In the initial study, for example, one personality factor (called "Warmth") emerged as a robust and consistent predictor of leadership effectiveness (Hartman, 1999). This factor was significantly correlated with overall leadership effectiveness and with each of five leadership practices. One’s level of warmth determined whether any of the other personality characteristics that influenced leadership effectiveness (e.g., conscientious, shrewd, or controlling) would be an asset or a liability.

This study attempted to embrace a broader view by examining the relationship between leader traits and leadership behavior to determine leadership effectiveness. A key take-away from this analysis is that in order to be effective, a leader must be warm, out-going, kind, and trustworthy.

In a different context, self-attention and expectancies have also been identified as fundamental determinants of behavior (Hartman & Blankstein, 1986). The Kotter and Heskett study, reviewed earlier, also identified self versus other orientation as a cardinal characteristic differentiating managers in adaptive versus non-adaptive cultures. In a similar vein, a recent study has shown that various outcomes to a leader (e.g., personal sacrifice or benefit) influence not only how that leader is perceived but also the degree of influence that leader might subsequently obtain (Yorges, Weiss & Strickland, 1999). Attribution theory (Kelly, 1973) also provides an additional framework for understanding how a self-centered focus or orientation might affect leader influence and outcomes.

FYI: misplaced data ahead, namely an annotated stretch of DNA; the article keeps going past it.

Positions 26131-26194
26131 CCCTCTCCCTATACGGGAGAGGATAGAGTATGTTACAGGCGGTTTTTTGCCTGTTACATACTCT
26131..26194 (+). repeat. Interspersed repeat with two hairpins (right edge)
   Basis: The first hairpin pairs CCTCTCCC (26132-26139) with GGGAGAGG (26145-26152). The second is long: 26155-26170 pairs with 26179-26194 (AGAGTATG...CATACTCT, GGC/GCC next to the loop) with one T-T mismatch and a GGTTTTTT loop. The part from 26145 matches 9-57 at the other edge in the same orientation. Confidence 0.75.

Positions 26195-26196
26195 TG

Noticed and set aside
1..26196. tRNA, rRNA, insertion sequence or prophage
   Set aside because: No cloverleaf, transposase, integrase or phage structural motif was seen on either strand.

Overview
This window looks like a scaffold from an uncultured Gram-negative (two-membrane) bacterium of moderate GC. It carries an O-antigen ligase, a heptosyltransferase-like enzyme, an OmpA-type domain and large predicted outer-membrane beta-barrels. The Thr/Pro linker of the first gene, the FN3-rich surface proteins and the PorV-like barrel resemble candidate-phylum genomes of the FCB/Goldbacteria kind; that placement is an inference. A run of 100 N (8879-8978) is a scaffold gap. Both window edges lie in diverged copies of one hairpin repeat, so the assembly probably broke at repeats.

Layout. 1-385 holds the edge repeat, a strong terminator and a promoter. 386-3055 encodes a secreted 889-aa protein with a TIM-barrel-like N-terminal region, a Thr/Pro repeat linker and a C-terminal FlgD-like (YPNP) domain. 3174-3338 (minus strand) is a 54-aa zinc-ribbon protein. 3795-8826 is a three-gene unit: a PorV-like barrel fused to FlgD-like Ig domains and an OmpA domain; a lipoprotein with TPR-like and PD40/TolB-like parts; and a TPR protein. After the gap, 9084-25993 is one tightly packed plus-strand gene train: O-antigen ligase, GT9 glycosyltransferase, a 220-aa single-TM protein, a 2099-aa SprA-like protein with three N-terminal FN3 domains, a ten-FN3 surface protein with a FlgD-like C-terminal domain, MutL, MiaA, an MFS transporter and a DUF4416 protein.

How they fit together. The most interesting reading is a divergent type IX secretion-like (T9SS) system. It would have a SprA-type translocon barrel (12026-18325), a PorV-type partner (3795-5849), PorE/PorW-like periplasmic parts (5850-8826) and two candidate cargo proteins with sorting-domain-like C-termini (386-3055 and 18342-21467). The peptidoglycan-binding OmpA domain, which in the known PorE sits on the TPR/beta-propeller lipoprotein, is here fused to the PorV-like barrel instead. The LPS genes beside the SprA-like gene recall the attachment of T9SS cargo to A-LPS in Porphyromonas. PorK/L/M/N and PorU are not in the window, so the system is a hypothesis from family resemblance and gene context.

These two dimensions or axes, warmth versus reserved and self versus other focus of attention, create four quadrants representing four fundamental roles or orientations for top executives. Let’s explore the dimensions in more detail.

The horizontal axis ranges from a self-centered focus or orientation at one end to other-centered. This is a continuum or dimension along which leaders vary in terms of how they navigate their way through the politics of an organization. Organization politics include the complex maze of egos, constituencies and rivalries that either facilitate or hinder getting things done.

The self-serving bias goes from low to high. A person with high amounts of self-centeredness is concerned with how others perceive them and will behave in ways that work the political system of a firm in order to make themselves look good (frequently at the expense of their colleagues).

At the low end, other-centered leaders don’t work the map. They are direct and straight-forward, rejecting the necessity of "playing politics" and focus instead on getting results.

The second continuum is interpersonal warmth. People who score high on warmth are described as easygoing, adaptable, attentive to people, trustful and kind. They are ready to cooperate with others and like to participate in group activities. They are more relationship than task-focused.

People who are low in warmth are often seen as reserved, cautious, or impersonal. They are more likely to be distrustful and skeptical of others. They tend to be more oriented to things and ideas than to people. Individuals low in warmth report that they take a long time to calm down when they are upset. They are easily and frequently irritated by small things. They seem to be intolerant.


Four leadership styles emerge from this model:

The Implementation GURU is low in warmth and low in self-serving bias. This leadership type is concerned with firm performance and results. They are focused on productivity and accomplishments. GURUs are hands-on leaders who like to influence decisions made at lower levels by contributing specific knowledge and opinions. They display a strong bias towards results – getting the job done today. They emphasize direction and goal clarity.

At a negative extreme, GURUs generally display:

  • A restricted ability to express warm and tender emotions